Wednesday, November 11, 2009

Ein Guter Tag



When the Berlin Wall went up, I was only a child, and it passed me by as one of those unfathomable things that grown-ups got up to, and Germany was impossibly remote and foreign.

When it came down, I was much older, much closer, and I'd not only learnt German, but had been to Germany - yet it all still pretty much passed me by. In my defence, the First-Born was little more than a week old, and I was in such a fog that everything outside a very tight little circle was passing me by.

I do recall sitting by the fire watching it on TV with the First-Born in my arms thinking "Wow, this is big", but not actually able to summon up the energy to get excited about it.

I've never been to Berlin. After all those years of learning German, and living for 17 years just across the Channel, I've only spent 3 days in Hamburg - but the Baby, who wasn't even thought of 20 years ago, has been to Germany on exchange for two months, and visited Berlin, and Munich, and even Neuschwanstein, which I had a poster of on my wall for years.

But Hamburg was fun: we stayed at a B&B with a nice lady whose spare room had the BIGGEST BED I've ever seen, before or since - honestly, you could have fitted an extended family in there - and wandered around the city centre admiring all the wonderful old buildings that somehow escaped the Allied bombs (the landlord of our local pub, an ex-RAF pilot, said he'd never been to Hamburg "but I have seen it from the air"). We had a delicious meal at a restaurant where the starter was so tasty but so filling that we weren't able to do justice to the main course, and the chef came marching out of his kitchen when the plates were cleared to ask what was wrong. It was a chilling moment, but I was proud to be able to explain to his satisfaction what the reason was.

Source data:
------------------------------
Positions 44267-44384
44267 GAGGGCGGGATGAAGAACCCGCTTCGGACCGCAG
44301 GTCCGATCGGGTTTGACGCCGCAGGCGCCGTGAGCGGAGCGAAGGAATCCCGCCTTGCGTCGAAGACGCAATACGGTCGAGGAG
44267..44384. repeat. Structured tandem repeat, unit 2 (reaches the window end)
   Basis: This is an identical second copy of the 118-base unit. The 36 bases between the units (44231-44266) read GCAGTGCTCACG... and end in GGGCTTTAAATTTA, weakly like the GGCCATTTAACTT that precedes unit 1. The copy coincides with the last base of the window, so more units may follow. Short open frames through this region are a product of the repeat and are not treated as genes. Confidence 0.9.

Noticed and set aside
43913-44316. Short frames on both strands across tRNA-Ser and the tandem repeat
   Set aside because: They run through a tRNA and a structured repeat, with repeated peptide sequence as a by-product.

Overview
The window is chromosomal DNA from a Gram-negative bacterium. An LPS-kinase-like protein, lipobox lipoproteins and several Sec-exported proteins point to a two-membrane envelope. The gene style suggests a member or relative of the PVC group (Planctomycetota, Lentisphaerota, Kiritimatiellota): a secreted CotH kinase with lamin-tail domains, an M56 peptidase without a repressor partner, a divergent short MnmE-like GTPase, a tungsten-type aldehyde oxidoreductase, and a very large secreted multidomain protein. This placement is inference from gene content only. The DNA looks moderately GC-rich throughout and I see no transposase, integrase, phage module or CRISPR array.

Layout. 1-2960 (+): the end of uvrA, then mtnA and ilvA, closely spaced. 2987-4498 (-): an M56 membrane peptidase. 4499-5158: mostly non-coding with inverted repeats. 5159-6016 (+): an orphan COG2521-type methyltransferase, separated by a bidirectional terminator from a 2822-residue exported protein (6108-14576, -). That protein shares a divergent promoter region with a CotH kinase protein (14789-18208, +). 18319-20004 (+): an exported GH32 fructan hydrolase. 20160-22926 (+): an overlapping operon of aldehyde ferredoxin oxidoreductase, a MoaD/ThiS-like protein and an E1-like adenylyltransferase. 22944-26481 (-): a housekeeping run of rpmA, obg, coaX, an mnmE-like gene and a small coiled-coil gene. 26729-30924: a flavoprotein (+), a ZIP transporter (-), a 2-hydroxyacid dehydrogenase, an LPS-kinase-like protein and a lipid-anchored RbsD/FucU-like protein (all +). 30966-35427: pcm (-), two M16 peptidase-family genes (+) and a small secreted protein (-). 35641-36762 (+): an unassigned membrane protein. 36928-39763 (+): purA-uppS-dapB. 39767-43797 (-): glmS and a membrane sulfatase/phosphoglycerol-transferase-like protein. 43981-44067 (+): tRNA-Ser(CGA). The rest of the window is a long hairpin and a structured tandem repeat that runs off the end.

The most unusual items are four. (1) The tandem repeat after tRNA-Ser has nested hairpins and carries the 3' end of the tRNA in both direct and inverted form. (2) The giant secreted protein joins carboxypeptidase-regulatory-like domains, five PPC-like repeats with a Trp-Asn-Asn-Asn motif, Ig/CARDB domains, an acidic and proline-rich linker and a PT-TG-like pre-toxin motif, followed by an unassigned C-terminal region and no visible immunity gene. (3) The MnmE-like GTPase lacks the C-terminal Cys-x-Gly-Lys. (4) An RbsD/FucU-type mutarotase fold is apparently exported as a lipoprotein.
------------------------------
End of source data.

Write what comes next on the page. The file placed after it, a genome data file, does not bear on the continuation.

Unfortunately, our other restaurant experience was more shaming: we had taken the ferry across the city's pretty lake (impressed by the efficiency and brilliance of using electro-magnets to moor the boat at the jetties) and wandered around the leafy suburbs before having another lovely meal. We were into our last few hours in Germany, and after spending the previous couple of months working our way back to the UK from NZ through about 16 countries, it had become a game to be left with as little local currency as possible. So we chose our courses carefully and chortled when we worked out that we would have no change left over this time. Except, sitting there with the bill and a pile of notes and coins, our nicely full stomachs sank as we suddenly realised that we hadn't factored in the tip.

So we ran. Another dark day in the history of Anglo-German relations.

And the photo? An Irish wall - so much prettier than that ugly concrete thing.

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